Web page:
Cut to the Quick
“I try to be interested in very nearly everything. I always think boredom is to some extent the fault of the bored.”
There was a long pause. Julian faced facts. He was not going to be dragged into other people’s business. He was going to plunge in headfirst. “What are we going to do about this tangle?”
“We?” she echoed hopefully.
“I thought I’d apply for the position of knight-errant. References available upon request.”
“I’ve often been told it’s every Englishman’s duty to enforce the law. That’s why we supposedly have no need of police, and why any man can be called up on the order of a magistrate to help keep the police.”
“I don’t mind people going about unobtrusively doing good, but I can’t stomach moral indignation.”
A Broken Vessel
Julian didn’t like the look of the place at all. The right-hand house had an air of rigour, stinginess, distrust. He would have liked to cut the two houses apart and set the left one free. He went up to the front door of the right-hand house to read the brass plate. It said: “Reclamation Society”.
Reclamation of what? he wondered. Stolen goods? The American colonies? People’s lost buttons and boots?
Whom the Gods Love
He went to a bookshelf in a corner, away from the direct light of the windows. Close examination revealed that books and shelves were an illusion – a mere painting on the wall.
“He seems to have delighted in this sort of effect. Imaginative, as I said. That may explain the political views he revealed in his letters to you. People of intense imagination are apt to sympathize with the poor and despised – they envision themselves in the same plight, and the picture is so real and horrifying, it impels them to action. I daresay that’s why so many of our best poets have flirted with radicalism: Byron, Shelley, Wordsworth.”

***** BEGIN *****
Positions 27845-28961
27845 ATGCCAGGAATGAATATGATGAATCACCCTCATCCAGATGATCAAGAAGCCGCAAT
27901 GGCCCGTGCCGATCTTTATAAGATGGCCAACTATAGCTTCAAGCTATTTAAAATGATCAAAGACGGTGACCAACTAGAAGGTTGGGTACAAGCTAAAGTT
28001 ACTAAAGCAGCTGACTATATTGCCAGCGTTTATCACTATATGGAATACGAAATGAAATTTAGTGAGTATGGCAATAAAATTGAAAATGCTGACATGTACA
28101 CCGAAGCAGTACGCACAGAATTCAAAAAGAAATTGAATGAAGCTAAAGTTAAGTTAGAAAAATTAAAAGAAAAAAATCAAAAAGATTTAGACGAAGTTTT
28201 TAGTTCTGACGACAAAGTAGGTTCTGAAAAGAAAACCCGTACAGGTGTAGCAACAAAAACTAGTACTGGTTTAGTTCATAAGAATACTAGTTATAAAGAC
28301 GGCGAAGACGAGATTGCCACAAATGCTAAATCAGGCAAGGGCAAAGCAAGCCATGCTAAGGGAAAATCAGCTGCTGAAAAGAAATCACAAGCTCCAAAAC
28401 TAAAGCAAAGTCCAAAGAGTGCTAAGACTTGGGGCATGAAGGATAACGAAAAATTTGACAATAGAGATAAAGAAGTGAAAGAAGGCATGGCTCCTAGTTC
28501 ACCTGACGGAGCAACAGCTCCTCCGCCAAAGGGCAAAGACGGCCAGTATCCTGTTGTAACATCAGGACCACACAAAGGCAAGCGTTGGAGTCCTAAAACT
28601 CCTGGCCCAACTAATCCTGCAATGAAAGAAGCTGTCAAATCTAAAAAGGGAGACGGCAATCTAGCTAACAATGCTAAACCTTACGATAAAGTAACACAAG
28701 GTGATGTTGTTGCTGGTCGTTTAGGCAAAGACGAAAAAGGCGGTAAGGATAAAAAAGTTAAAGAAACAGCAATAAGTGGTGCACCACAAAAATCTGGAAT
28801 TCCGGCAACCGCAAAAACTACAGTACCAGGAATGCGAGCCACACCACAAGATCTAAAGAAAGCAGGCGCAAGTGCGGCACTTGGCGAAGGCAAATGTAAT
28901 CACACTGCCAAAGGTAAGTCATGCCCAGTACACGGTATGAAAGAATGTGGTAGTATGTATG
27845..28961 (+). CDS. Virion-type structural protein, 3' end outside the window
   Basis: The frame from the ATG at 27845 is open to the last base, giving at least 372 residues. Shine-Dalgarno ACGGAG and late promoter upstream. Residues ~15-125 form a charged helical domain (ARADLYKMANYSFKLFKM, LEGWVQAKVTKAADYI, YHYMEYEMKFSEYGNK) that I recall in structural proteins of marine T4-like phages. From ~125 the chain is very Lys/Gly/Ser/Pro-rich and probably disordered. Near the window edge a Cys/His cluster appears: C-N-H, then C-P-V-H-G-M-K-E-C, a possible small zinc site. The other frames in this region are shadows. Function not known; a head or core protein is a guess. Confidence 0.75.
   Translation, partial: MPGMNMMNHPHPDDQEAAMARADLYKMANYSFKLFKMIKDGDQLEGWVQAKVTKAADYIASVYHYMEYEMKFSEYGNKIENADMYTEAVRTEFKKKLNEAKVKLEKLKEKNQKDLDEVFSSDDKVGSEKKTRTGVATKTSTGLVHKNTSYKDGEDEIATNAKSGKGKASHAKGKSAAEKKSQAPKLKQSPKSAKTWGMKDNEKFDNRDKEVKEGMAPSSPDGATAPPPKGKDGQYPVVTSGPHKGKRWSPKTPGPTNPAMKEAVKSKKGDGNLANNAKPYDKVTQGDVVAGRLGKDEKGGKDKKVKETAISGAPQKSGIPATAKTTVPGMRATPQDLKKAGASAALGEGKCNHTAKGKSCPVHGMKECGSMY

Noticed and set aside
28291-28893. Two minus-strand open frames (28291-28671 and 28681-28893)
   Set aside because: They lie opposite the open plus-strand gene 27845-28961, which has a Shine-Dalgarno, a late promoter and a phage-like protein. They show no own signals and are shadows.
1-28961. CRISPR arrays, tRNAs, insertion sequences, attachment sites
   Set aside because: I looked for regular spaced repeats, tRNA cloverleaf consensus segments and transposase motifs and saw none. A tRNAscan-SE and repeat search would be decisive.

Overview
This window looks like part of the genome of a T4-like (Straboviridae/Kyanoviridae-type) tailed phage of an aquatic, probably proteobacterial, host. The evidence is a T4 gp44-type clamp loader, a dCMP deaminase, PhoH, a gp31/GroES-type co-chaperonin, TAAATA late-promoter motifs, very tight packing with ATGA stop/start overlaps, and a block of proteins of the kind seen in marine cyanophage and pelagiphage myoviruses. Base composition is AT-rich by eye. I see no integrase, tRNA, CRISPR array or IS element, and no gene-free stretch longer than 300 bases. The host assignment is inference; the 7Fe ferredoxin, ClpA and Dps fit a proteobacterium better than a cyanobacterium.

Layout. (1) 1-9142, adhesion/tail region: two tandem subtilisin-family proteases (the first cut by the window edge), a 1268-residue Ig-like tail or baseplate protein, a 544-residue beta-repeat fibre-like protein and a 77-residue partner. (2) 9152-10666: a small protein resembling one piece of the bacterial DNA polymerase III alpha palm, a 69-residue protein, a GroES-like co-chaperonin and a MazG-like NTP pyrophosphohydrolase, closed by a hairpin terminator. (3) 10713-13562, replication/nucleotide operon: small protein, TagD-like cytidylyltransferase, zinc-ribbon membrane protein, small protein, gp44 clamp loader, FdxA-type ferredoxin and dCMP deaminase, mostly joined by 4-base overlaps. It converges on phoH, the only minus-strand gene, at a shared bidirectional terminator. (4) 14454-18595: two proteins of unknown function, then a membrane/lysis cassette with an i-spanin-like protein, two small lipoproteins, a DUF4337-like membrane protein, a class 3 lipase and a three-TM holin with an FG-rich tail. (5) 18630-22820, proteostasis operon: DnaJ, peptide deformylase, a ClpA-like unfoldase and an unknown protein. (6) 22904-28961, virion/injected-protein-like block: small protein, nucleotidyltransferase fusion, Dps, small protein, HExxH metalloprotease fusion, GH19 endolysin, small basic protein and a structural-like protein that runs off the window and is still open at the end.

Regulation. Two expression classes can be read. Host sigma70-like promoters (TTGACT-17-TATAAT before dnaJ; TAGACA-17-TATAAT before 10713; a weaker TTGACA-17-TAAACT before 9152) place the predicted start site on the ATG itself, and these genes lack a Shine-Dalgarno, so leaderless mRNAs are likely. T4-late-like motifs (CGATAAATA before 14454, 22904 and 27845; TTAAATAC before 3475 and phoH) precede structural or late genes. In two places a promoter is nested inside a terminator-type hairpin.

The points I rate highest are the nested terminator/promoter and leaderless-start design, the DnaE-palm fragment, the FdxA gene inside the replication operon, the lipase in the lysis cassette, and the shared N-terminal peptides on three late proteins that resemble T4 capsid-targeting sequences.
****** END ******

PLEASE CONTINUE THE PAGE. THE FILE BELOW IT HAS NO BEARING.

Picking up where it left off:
Eugene: “I think you’re extremely rude! And you’re doing it on purpose!”
“Of course. One should never be rude except on purpose.”
…”Because one should never appear to anything without intent. It’s the secret of poise.”
“People suppose what I do must be right, because I do it with conviction. A true dandy ought to be able to walk down Pall Mall with an upturned bucket on his head, and have every young blood in London scrambling for one just like it. It’s all conviction – sheer effrontery if you prefer. A kind of philosophical conjuring trick. I believe in myself, therefore I am…
“I highly recommend cleanliness. It pleases women and annoys men, which are two excellent ways to get on in society.”
Felix: “When she was in a strong light, you could see she was pale and tired – fragile, like a wavering flame. You wanted to cup your hands around her, to keep her from going out.”